By planting switchgrass and using certain agronomic practices, farmers can significantly reduce the amount of nitrogen and nitrates that leach into the soil, according to Iowa State University research.
(Phys.org) -- Today's hybrid corn varieties more efficiently use nitrogen to create more grain, according to 72 years of public-sector research data reviewed by Purdue University researchers.
Organic farming is known to be environmentally sustainable, but can it be economically sustainable, as well?
Most living plant and animal species have a certain, relatively small, amount of variation in their genetic make-up.
By mapping various genomes onto an X-Y axis, a team comprised mostly of Kansas State University researchers has found that Charles Darwin and a fruit fly -- among other organisms -- have a lot in common genetically.
Cotton growers can produce more cotton if they plant early, but not without irrigation. That's the finding of an article published in the September-October 2010 Agronomy Journal, a publication of the American Society of Agronomy.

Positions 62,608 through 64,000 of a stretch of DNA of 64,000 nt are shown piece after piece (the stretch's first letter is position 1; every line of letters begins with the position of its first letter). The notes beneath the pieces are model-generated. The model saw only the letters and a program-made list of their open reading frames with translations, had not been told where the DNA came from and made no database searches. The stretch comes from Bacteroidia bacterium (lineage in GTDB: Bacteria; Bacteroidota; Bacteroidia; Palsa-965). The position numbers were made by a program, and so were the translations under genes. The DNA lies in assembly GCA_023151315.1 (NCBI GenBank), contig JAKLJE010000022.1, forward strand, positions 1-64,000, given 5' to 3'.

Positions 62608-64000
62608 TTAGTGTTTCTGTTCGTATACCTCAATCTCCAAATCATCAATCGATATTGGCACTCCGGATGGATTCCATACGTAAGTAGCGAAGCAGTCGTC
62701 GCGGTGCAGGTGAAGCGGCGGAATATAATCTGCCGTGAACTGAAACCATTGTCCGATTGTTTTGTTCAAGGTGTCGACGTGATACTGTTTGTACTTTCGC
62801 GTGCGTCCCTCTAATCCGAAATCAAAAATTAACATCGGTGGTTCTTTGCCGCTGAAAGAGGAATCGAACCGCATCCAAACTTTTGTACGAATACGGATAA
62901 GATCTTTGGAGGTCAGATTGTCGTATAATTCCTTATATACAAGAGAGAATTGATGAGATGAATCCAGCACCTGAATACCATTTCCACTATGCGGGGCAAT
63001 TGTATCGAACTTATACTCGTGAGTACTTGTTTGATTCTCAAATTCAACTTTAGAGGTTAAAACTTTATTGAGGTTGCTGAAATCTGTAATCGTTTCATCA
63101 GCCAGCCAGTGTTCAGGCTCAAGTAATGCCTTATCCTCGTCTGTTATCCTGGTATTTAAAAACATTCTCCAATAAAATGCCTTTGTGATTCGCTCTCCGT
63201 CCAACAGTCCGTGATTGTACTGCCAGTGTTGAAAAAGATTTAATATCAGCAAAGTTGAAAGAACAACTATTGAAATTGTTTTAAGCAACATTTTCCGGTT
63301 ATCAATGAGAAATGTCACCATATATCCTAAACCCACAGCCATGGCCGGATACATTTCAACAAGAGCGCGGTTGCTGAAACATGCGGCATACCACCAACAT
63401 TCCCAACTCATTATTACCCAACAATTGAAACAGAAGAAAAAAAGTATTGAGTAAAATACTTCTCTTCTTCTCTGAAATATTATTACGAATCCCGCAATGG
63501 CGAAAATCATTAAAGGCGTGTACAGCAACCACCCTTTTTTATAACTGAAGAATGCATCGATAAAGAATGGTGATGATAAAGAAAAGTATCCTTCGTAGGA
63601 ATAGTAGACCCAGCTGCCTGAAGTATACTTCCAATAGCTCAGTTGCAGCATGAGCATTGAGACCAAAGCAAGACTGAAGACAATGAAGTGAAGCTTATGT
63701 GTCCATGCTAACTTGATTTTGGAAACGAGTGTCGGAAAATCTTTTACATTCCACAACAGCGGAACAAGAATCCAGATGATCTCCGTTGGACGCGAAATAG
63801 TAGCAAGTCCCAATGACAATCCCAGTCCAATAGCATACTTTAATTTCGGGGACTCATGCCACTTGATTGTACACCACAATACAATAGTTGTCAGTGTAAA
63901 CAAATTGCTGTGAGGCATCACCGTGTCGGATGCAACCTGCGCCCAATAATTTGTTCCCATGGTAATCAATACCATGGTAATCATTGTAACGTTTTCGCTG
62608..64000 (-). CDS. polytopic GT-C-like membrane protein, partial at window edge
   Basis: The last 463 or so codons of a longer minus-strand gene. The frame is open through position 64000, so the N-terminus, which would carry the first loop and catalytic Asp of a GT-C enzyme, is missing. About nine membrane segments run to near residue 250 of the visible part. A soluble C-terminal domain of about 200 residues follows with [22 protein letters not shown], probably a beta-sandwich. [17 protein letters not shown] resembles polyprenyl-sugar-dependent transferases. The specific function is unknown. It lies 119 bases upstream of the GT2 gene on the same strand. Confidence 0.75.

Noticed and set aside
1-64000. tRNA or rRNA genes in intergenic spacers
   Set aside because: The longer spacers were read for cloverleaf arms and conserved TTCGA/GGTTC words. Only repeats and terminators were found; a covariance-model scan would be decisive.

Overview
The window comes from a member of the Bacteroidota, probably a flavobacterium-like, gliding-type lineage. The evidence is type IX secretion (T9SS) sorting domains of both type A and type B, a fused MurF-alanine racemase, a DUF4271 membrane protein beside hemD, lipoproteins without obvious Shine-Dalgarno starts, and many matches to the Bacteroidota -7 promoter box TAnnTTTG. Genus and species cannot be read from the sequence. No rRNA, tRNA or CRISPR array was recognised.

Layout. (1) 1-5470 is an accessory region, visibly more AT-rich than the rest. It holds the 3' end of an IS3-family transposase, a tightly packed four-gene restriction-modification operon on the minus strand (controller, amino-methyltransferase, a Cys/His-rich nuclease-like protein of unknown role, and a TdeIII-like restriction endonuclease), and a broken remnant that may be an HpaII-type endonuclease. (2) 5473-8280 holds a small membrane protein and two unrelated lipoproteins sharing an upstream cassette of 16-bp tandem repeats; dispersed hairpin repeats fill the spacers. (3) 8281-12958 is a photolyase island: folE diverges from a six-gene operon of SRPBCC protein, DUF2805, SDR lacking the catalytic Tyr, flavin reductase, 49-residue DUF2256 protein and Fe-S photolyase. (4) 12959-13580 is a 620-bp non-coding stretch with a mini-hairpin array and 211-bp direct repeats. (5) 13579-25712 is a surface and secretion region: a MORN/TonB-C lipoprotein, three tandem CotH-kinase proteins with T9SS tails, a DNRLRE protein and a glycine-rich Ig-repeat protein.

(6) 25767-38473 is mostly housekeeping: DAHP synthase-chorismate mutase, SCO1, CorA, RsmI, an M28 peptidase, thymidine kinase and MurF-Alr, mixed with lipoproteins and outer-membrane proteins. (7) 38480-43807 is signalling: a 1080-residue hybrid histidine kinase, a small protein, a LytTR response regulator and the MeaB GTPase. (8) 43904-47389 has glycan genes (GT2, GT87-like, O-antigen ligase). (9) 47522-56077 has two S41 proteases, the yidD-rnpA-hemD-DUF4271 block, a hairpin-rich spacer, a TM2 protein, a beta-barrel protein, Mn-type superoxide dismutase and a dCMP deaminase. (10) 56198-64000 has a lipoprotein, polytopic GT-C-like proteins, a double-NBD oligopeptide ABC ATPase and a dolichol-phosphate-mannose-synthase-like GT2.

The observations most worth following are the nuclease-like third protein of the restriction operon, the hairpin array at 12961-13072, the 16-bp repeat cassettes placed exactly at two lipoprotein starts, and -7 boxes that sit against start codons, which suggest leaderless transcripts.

A USDOE and USDA study concluded that 50 million U.S. acres of cropland, idle cropland, and cropland pasture could be converted from current uses to the production of perennial grasses, such as switchgrass, from which biomass ...
An expansion of soybean production into areas where soybean has seldom, if ever, been grown can be problematic for some farmers. Soils having high pH values and large amounts of calcium and/or magnesium carbonate are notoriously ...
A U.S. Department of Agriculture (USDA) grass breeder has rediscovered a forage grass that seems just right for today's intensive rotational grazing.
Decreasing or increasing the function of a newly discovered gene in corn may increase vitamin A content and have significant implications for reducing childhood blindness and mortality rates, according to a Purdue University-led ...